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J Infect Dis. 2005 Sep 1;192 Suppl 1:S106-10.

Incidence and burden of rotavirus gastroenteritis in Japan, as estimated from a prospective sentinel hospital study.

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  • 1Department of Microbiology, Akita University School of Medicine, Japan.

Abstract

We assessed the burden of rotavirus infection-related disease, in terms of hospitalization and associated costs, at 3 sentinel hospitals in Akita prefecture, Japan. From January 2001 through December 2002, a total of 443 children <5 years of age were hospitalized for acute gastroenteritis. Of 422 stool specimens collected, 244 (58%) tested positive for rotavirus. Only 7.8% of the rotavirus disease-associated hospitalizations involved infants <6 months of age, whereas most cases of disease (39%) were reported in the second year of life, and 89% of cases had occurred by 36 months of age. The mean severity score for rotavirus gastroenteritis resulting in hospitalization was 16.5, according to the modified 20-point severity scoring system. The average associated direct medical cost was 136,000 yen (1236 US dollars) per case and was similar among the 3 hospitals. The estimated incidence of rotavirus disease-associated hospitalizations among children <5 years of age was 7.9-17.6 hospitalizations/1000 person-years, and the estimated cumulative incidence by 5 years of age was 6.6%. Thus, approximately 1 in 15 children will require hospitalization due to rotavirus diarrhea by their fifth year of life. In Japan, this would mean that 78,000 children <5 years of age would be hospitalized each year, resulting in a direct medical cost of 10 billion yen (96 US dollars million). The burden associated with rotavirus gastroenteritis in Japan is substantial and might be reduced through the introduction of vaccines.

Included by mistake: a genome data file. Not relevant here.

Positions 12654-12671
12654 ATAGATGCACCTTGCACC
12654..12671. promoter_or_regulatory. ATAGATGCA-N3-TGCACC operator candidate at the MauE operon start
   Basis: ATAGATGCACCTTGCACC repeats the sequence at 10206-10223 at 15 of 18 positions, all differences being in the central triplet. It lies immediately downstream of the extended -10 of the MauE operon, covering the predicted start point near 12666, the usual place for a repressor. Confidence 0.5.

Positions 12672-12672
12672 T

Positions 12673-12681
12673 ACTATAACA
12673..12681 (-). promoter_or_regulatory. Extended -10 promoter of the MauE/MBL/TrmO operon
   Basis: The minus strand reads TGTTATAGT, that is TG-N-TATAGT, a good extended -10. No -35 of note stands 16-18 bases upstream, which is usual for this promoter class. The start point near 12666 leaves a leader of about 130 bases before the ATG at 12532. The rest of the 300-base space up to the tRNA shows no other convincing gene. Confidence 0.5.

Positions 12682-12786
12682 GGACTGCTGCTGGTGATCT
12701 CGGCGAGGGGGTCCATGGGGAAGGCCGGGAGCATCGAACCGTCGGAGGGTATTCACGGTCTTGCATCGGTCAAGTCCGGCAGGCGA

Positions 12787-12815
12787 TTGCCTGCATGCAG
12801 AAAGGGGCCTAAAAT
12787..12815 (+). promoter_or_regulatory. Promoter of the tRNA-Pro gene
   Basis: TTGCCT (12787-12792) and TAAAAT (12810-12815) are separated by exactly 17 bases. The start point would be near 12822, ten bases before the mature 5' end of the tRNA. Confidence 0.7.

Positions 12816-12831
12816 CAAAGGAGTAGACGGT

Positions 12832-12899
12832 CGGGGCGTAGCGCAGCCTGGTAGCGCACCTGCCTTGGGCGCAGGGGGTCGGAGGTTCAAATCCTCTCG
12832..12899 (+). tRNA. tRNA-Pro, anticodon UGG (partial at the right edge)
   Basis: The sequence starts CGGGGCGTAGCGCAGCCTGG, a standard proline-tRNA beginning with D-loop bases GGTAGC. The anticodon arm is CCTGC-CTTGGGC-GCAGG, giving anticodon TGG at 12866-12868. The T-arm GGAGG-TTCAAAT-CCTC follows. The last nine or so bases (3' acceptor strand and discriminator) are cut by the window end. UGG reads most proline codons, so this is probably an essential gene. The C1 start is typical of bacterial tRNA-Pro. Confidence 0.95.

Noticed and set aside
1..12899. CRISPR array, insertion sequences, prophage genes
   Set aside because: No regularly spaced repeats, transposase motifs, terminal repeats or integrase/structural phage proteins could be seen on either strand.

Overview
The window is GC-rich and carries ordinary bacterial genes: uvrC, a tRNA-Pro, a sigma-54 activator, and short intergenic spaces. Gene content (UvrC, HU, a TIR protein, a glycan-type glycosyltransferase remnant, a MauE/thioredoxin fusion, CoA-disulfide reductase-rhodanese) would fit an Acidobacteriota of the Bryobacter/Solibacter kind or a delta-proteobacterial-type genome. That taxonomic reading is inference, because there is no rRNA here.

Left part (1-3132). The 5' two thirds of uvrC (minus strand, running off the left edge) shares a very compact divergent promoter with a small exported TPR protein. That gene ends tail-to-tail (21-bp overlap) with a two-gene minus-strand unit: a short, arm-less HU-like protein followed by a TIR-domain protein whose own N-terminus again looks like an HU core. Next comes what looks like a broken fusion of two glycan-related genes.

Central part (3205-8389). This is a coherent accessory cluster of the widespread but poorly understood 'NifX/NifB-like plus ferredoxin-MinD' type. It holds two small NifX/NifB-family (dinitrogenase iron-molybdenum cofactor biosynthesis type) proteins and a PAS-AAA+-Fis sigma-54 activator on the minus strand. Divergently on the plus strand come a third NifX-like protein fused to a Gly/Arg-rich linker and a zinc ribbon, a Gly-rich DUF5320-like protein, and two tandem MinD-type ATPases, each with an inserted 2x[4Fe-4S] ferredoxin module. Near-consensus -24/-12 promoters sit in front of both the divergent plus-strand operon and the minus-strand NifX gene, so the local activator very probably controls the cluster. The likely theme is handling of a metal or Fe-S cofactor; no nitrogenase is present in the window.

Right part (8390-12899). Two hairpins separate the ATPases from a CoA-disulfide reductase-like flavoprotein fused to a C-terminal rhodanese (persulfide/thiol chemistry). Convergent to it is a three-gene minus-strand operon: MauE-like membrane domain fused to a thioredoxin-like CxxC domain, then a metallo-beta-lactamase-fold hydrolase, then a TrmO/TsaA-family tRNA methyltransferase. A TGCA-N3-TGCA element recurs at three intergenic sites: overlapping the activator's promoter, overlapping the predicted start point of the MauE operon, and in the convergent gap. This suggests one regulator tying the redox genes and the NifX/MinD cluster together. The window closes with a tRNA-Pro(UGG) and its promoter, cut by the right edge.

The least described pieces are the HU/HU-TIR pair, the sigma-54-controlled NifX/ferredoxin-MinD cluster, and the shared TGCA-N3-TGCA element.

PMID:
16088792
[PubMed - indexed for MEDLINE]
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